sea bass with rocket

this is one of the last photos for the blog taken with an iphone. proper camera from now on, so hopefully the blog will look a bit better!

when i first started cooking anything other than student or deli food (you know what i mean – pasta and pesto, bagels with mozzarella, that sort of thing), i thought gennaro contaldo was pretty cool. this was before he became jamie oliver’s sidekick, appearing in tv programmes as an italian clown with a stupid hat and an incomprehensible accent.

in those pre-fame days, gennaro ran passione, a restaurant on charlotte street. i lived nearby, on the wrong side of euston road, and spent many a day hanging around fitzrovia. (now pointlessly renamed ‘noho’, this area is still where i’d still like to live. it’s weirdly quiet for somewhere so central, and it has lots of decent shops, pubs and restaurants. it’s a staggering distance from soho as well.)

passione was expensive – too expensive for what i was earning then. when i first started going out with rich, he promised he’d take me there as a birthday treat. but the year it was meant to happen, we managed to get spectacularly drunk the night before on beer and makers mark bourbon at some gig in borderline. that was no chance of ever making it out of the house: i was sick for much of the next day. the year after i had food poisoning from a pre-birthday lunch – chiefly remembered for the worst food i have EVER eaten in london and the fact i wore seethrough trousers (not deliberately; and the food was on top of st george’s hotel by the bbc on regent street. never trust a restaurant with a view, i’d say.).

we did finally make it there and thankfully, i was not disappointed despite the tiny little pinch of anti-climax which was unavoidable. i now think it taught me more about what i like eating – and making for other people – than most other places i’d been to until then. it was relatively simple food – in a way i think most italian food is, and there were no foams or jus or artfully arranged micro salads. it wasn’t an ‘experience’ – it was just food.

first thing i loved: every table had a glass of perfectly ripe cherry tomatoes on the vine. they brought out the olives and bread later but i loved those tomatoes – it seemed like such a perfect start to an italian meal. they were totally unadorned – no oil or salt – and they looked, smelt and tasted amazing. afterwards i thought they may have been decorative - i ate them all anyway.

i can’t remember what i had for starter – there may have been truffle oil involved – but for the main i had a big plate of pasta with some kind of ragu, possibly wild boar, which was the meatiest, most delicious plate of food i had eaten in my life. i think i had tiramisu for dessert, the logic being that you may as well try it when it’s made properly.

so, i loved passione. i wanted to go back but it closed a few years after. gennaro started appearing on telly and i bought the cookery book instead. it may in fact have been the second cookery book i have ever bought. i have cooked lots of things from it – i still use the panna cotta recipe, and i loved the limoncello ice cream. the steak ragu and gnocchi was pretty amazing, as was the aubergine parmigiana.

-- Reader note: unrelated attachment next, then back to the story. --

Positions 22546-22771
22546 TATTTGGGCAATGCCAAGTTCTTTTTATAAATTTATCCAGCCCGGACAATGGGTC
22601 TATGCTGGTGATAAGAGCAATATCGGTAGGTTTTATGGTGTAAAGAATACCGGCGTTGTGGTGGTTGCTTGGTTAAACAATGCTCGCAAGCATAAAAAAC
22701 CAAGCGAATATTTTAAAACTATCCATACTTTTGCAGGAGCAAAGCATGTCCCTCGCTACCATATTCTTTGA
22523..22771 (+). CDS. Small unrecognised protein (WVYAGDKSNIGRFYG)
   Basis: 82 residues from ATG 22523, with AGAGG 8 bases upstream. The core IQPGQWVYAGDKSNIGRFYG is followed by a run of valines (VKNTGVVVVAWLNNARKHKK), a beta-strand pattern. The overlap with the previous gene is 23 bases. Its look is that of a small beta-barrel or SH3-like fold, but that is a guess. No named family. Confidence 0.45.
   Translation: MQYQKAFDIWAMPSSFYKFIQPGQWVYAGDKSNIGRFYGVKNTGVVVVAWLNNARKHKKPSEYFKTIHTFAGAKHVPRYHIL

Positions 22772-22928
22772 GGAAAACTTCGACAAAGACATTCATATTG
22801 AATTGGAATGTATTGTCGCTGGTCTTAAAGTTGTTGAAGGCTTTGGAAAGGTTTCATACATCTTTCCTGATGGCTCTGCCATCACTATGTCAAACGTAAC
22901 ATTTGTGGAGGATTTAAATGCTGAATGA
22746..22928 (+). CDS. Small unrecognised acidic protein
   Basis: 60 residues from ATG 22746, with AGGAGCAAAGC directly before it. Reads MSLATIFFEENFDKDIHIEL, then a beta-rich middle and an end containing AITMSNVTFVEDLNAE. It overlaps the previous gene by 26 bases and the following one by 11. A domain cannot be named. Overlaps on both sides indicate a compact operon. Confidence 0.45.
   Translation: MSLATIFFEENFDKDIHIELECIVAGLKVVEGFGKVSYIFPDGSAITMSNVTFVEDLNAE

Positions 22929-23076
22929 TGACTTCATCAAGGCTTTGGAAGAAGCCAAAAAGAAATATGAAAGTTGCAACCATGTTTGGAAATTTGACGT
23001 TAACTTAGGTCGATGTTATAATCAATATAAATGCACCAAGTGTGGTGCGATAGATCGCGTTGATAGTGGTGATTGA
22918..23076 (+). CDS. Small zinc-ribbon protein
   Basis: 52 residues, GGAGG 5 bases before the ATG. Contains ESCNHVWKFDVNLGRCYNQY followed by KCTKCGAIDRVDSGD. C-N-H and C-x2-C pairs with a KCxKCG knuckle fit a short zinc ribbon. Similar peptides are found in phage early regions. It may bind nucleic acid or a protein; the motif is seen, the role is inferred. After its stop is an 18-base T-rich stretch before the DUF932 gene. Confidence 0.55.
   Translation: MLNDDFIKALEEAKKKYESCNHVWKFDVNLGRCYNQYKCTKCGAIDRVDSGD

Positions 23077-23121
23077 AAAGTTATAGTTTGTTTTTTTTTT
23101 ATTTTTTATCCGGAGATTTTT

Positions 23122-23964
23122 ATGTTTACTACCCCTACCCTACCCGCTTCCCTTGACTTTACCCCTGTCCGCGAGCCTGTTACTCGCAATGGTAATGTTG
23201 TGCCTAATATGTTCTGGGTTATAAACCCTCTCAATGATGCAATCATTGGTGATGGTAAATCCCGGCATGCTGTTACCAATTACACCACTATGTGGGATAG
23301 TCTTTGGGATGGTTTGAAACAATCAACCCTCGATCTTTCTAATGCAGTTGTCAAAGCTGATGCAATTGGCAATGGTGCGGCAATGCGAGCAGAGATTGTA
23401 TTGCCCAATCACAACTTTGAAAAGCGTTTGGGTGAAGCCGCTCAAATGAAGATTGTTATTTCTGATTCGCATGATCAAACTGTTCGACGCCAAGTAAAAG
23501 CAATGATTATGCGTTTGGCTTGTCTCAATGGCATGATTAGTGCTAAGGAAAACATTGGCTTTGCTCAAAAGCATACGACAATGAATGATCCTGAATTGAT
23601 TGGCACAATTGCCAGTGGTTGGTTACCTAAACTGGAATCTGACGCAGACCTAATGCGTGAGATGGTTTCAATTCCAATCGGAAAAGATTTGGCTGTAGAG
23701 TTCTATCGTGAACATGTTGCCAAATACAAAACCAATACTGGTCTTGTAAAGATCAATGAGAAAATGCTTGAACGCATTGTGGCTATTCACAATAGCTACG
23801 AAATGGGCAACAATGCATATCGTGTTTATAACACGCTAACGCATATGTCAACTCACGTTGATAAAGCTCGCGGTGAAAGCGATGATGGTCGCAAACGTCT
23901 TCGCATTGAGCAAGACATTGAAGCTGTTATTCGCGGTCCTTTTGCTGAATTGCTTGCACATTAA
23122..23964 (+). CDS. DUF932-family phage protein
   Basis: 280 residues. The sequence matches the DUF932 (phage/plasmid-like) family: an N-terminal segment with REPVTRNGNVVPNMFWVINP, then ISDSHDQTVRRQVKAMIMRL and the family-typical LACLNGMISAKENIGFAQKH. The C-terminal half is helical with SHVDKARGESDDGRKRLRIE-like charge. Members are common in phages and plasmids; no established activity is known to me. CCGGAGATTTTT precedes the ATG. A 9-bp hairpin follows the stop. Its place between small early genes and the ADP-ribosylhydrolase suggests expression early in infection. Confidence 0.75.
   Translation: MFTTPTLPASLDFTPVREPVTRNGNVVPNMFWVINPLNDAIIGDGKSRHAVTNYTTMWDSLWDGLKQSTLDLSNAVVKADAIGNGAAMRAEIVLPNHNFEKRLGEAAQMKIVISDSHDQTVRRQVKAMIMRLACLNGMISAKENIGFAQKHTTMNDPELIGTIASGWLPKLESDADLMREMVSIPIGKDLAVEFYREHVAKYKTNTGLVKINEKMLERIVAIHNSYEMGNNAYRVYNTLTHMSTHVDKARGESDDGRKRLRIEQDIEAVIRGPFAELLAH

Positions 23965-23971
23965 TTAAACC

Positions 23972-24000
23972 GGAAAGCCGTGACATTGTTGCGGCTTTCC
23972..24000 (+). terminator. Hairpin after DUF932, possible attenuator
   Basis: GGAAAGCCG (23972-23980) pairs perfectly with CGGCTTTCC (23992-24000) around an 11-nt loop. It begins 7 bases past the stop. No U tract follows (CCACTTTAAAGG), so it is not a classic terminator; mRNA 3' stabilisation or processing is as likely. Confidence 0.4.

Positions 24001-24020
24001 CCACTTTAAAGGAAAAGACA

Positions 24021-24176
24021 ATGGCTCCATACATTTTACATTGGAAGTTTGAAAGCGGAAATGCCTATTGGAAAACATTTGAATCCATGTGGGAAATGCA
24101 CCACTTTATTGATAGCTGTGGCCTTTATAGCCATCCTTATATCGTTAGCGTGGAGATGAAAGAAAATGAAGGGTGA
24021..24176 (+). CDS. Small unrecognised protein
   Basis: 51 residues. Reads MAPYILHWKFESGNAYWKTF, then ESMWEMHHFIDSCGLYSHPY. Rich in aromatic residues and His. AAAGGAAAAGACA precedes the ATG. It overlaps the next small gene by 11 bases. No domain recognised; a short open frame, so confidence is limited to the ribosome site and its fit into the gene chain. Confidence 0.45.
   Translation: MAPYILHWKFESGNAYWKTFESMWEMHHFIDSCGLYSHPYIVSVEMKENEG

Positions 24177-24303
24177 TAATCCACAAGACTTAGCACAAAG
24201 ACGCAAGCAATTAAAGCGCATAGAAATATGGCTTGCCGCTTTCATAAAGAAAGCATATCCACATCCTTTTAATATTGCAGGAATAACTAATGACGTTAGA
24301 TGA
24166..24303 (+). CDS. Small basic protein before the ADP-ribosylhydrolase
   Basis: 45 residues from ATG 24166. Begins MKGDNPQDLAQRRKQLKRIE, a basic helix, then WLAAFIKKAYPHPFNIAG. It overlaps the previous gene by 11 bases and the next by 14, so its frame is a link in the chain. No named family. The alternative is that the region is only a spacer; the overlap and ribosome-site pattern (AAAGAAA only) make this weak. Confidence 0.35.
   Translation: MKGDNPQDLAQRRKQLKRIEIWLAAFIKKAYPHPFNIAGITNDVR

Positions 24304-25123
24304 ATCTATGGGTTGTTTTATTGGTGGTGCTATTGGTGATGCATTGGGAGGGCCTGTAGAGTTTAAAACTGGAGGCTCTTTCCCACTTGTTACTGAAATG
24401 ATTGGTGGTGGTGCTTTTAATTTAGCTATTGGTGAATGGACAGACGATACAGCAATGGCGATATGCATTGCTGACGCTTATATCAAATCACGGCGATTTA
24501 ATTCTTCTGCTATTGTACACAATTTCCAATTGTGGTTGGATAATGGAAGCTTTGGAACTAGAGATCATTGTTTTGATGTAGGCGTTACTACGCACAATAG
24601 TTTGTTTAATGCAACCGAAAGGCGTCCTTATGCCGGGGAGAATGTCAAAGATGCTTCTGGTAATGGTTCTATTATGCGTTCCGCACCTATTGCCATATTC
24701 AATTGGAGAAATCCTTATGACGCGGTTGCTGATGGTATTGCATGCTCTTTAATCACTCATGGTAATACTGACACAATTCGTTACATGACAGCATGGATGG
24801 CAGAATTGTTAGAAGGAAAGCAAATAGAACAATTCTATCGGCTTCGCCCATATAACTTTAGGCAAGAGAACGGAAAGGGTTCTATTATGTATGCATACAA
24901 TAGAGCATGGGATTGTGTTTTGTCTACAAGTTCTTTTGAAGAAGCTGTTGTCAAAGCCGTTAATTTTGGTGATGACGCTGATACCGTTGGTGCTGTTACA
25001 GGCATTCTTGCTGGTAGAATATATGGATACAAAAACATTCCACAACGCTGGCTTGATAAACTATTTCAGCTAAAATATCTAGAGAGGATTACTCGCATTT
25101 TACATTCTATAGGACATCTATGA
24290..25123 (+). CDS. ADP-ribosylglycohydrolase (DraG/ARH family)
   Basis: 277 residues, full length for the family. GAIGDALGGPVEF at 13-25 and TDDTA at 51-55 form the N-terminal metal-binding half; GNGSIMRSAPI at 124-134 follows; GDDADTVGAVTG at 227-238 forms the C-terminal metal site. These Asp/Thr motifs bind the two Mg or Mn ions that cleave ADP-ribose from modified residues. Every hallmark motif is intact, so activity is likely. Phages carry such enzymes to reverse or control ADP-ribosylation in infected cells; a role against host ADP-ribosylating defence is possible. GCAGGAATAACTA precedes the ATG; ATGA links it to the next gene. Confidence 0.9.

but then the cookery books multiplied, and i forgot about passione until recently. it may have been a search for a sea bream recipe that finally led me back to it (it’s here:

it was then that i also saw this recipe. it is really easy to make and tasted seriously delicious. no idea why, maybe it was a fluke but i’d recommend you try it just to check. i have departed from the original only in the frying of fish - in gennaro's original, the fillet is fried flesh-side down and the skin is then peeled off. madness, if you ask me - there are few things nicer than crispy fish skin. you could make this with bream or other similar fish.

serves 4

4 sea bass fillets
2 tbs olive oil
25g butter - a knob
4 tbs white wine
salt and pepper

for the sauce:
1 tbs extra virgin olive oil
15g butter
3 anchovy fillets
2 shallots, finely chopped
1 medium courgette, finely chopped
300ml vegetable stock
200g rocket, roughly chopped

make the sauce first. heat the oil and butter in a pan and chuck in the anchovy fillets. cook, stirring, until they have dissolved in the oil. sounds weird but you will see it happen. add the shallots and the courgette and cook gently (i.e. don't brown) until the vegetables start to soften. add the stock, bring to the boil, simmer for a minute and then stir in the rocket. season with black pepper and cook just until the rocket's wilted - a couple of minutes, if that. turn the heat off, leave to cool a little and then whizz in a blender until smooth. return to the pan and stir over high heat with a wooden spoon until nearly all the liquid has evaporated and the sauce has become creamy. remove from the heat and set aside.

for the bass, season the fillets first. heat the oil and butter in a large frying pan. add the fillets, skin side down, and fry for around 3 minutes until crispy and golden. don't poke about with the fish during that time - just leave it to cook. turn over gently and cook for another 2-3 minutes. add the wine and cook until it evaporates.

reheat the sauce gently. spoon over a generous amount on each plate and place the sea bass fillet on top.


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